|By Leon Stafford, The Atlanta Journal-Constitution|
Knight Ridder/Tribune Business News
Nov. 26, 2004 - The recession that almost choked the life out of the meetings industry two years ago is starting to loosen its grip.
As of Oct. 31, more than half of the exhibit space at downtown Atlanta's Georgia World Congress Center -- the fourth-largest convention center in the country -- had been booked for next fiscal year, said Pattsie Rand, GWCC director of sales and marketing. The bookings represent a near 6 percent increase over fiscal 2004.
Increasing bookings are critical for GWCC because the center doubled its exhibit space in 2002 to remain competitive in a market of ever-bigger convention centers. Unfortunately, the additional space opened just when convention bookings nose-dived because of the economic recession.
Before opening the expansion, GWCC exhibit space was occupied 65 percent to 70 percent of the time. That number dropped below 50 percent after the new space was added. Some of the drop was expected because of the additional space, Rand said. The rest was caused by the lag in bookings.
But there are signs the convention industry and GWCC may have turned the corner.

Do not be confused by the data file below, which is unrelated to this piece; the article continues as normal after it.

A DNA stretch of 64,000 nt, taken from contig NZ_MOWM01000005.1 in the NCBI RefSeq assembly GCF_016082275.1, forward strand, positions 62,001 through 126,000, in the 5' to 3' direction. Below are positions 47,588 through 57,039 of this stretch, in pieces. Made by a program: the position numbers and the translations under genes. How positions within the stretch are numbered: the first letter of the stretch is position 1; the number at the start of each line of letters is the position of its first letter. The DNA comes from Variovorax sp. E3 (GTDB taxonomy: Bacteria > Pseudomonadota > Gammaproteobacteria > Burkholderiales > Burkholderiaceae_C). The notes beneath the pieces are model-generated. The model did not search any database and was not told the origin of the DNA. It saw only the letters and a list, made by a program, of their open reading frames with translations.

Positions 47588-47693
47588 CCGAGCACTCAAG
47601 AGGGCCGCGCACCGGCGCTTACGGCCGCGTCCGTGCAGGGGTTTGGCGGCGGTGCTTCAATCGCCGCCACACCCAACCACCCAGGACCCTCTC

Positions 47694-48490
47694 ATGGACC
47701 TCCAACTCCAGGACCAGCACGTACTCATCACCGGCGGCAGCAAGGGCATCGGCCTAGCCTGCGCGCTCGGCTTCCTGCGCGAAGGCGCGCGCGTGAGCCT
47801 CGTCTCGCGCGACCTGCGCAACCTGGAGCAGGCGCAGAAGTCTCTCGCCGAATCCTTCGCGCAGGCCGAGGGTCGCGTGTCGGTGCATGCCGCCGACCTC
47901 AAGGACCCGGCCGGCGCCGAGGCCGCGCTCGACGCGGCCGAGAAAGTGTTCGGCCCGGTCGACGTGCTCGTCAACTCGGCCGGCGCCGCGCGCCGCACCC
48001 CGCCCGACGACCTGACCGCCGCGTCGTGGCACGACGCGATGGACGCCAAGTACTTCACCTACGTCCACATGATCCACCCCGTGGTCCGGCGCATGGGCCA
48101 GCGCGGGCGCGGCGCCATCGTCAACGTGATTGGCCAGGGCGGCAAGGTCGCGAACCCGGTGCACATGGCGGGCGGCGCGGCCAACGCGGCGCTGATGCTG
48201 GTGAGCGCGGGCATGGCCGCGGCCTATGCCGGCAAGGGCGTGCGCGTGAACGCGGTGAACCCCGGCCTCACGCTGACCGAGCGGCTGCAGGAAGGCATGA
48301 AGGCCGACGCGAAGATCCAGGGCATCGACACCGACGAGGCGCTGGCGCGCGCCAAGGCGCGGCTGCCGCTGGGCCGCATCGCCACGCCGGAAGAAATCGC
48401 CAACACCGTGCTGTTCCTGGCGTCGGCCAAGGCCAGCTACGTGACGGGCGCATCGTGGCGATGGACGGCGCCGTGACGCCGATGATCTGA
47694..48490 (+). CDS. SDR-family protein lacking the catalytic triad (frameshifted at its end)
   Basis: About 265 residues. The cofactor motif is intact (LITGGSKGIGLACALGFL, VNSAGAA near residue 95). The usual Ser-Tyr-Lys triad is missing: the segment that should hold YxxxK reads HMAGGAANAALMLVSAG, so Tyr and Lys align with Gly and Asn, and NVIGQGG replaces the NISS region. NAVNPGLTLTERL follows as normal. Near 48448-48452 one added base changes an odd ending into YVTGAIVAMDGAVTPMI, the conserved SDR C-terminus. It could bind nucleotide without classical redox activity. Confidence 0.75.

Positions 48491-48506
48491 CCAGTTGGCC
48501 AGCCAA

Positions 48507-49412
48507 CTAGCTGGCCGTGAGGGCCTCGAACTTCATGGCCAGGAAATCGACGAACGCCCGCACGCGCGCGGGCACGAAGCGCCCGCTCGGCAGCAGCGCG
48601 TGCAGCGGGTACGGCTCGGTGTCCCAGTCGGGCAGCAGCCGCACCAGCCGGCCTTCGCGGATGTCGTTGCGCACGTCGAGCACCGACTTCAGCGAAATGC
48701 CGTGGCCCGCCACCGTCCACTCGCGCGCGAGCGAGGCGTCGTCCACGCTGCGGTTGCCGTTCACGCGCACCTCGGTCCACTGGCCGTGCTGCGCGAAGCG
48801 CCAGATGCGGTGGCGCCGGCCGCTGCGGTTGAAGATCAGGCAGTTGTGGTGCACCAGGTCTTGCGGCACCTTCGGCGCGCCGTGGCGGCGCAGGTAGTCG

At the end of October, about 55 percent of GWCC exhibit space was booked for fiscal 2005, which began in July.
The conventions coming are both big and small. The most stable industries now are home building, construction, manufacturing and distribution. But one of the biggest conventions booked is for businesses built around fun.
The International Association of Amusement Parks and Attractions is scheduled to come to Atlanta for its annual convention. The gathering, which rotates among Atlanta, Chicago and Orlando, attracts about 35,000 and will use two-thirds of the World Congress Center. IAAPA was last in Atlanta in 2001.
For IAAPA, Atlanta's convention center is attractive because it is so big. The amusement industry show displays go well beyond booths. They're even bigger than the saunas or boats featured at other trade shows. Last week's IAAPA convention in Orlando included a three-tiered carousel and a full-size, working tilt-a-whirl ride.
"We've got 10 miles of aisles," said IAAPA spokeswoman Beth Robertson.
The group will use about 1.1 million square feet of exhibit space in Atlanta, expanding beyond GWCC to take up 105,000 square feet at the Georgia Dome.
Rick Kirkland, general manager of Evento Company Ltd. of Napier, New Zealand, is looking forward to the return to Atlanta. He has fond memories of the city as the place where he successfully launched Go Racer, a toy racing vehicle made in the shape of a commode. His latest invention -- displayed in Orlando -- is a racer in the shape of a bathtub.
While Orlando is the family amusement capital of the country, he thinks Atlanta is a better business and media town.
The return also is welcomed by GWCC, which scratched out a $225,788 profit for fiscal 2004, which ended in June.
"It's slowly recovering," Rand said of the meetings industry, "but never fast enough for us."
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